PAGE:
To start, you need to specify the browser you want to use for your test as well as the website you want to test. Then, to make sure that Selenium is able to interact with elements present on the website, you need to explicitly tell it what it should look for. This is possible with the findElement() method. It helps Selenium find elements on a page using DOM element selectors such as CSS selectors or ID. Once Selenium finds the element to interact with, it executes all the specified actions, seamlessly automating the web testing process. You can add logs within your code to keep track of your app’s progress.

Basic examples

Now that you know how Selenium works, let’s write a few basic tests to help you get started.

Example #1: Searching for something on Google

Let’s start with the most basic web interaction: searching for something on Google.

To do so, first import the Selenium WebDriver components. We’ll use these to set up and perform automated browser interactions.

const { Builder, By, Key, until } = require(“selenium-webdriver”);

Then, initialize a WebDriver instance for Google Chrome (or the browser of your choice) by running the following:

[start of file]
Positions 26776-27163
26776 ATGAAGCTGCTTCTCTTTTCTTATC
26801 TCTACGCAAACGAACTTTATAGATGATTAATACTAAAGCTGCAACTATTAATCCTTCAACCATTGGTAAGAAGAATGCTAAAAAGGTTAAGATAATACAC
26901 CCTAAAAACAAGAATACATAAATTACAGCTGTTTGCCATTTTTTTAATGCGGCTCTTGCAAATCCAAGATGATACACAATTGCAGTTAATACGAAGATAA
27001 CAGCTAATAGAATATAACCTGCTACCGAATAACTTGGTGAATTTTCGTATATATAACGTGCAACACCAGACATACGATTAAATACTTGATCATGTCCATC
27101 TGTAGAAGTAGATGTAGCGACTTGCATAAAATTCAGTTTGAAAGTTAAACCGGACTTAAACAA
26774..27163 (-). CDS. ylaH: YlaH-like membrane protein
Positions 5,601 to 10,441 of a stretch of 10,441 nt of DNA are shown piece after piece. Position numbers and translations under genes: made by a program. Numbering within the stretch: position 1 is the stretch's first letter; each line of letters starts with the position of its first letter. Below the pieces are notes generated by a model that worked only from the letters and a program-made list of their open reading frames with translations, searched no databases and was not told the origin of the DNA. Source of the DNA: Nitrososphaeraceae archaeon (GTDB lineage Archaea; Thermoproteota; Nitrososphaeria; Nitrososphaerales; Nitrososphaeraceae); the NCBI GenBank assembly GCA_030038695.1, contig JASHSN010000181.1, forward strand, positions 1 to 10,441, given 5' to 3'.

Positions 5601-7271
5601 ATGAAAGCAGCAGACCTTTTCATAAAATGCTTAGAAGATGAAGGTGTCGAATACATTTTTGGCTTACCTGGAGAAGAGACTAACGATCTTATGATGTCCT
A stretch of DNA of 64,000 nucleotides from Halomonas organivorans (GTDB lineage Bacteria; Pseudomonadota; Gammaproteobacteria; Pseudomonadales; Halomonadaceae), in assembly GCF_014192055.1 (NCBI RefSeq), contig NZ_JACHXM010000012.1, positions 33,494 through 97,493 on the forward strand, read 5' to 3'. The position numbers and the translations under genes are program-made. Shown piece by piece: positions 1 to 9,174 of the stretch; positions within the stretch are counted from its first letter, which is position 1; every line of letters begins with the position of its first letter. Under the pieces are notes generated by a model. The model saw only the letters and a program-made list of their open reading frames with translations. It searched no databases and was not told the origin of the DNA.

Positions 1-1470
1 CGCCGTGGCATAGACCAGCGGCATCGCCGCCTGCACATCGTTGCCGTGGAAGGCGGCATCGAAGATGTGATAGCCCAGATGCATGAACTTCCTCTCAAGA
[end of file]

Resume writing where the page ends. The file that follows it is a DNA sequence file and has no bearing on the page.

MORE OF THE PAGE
const driver = new Builder().forBrowser(“chrome”).build();

We’re using the Builder class to configure and build the WebDriver instance. We’ve set the target to “chrome.”

Next, we need to define an asynchronous function that encapsulates our test script.

(async function example() {

try {

await driver.get(“https://www.google.com”);

await driver.findElement(By.name(“q”)).sendKeys(“Selenium”, Key.RETURN);

await driver.wait(until.titleIs(“Selenium – Google Search”), 1000);

} finally {

await driver.quit();



In the “try” block, we’ve defined the following test actions:

  1. The driver navigates to Google’s homepage.
  2. It then finds the input element with the name “q.” This corresponds to Google’s search bar.
  3. It sends the text “Selenium” to the search bar, since this is what we want to search for.
  4. We define Key.RETURN to simulate pressing the “Enter” key to submit our search query.
  5. Then, the program waits for 1,000 milliseconds (one second) to ensure the search result page loads fully before terminating the WebDriver instance and finishing the test.

To run this code, simply save the file and run it. The WebDriver will launch your browser automatically and perform the steps mentioned above. Once it successfully does its work, it’s going to close the browser window, and you won’t see any error in the console.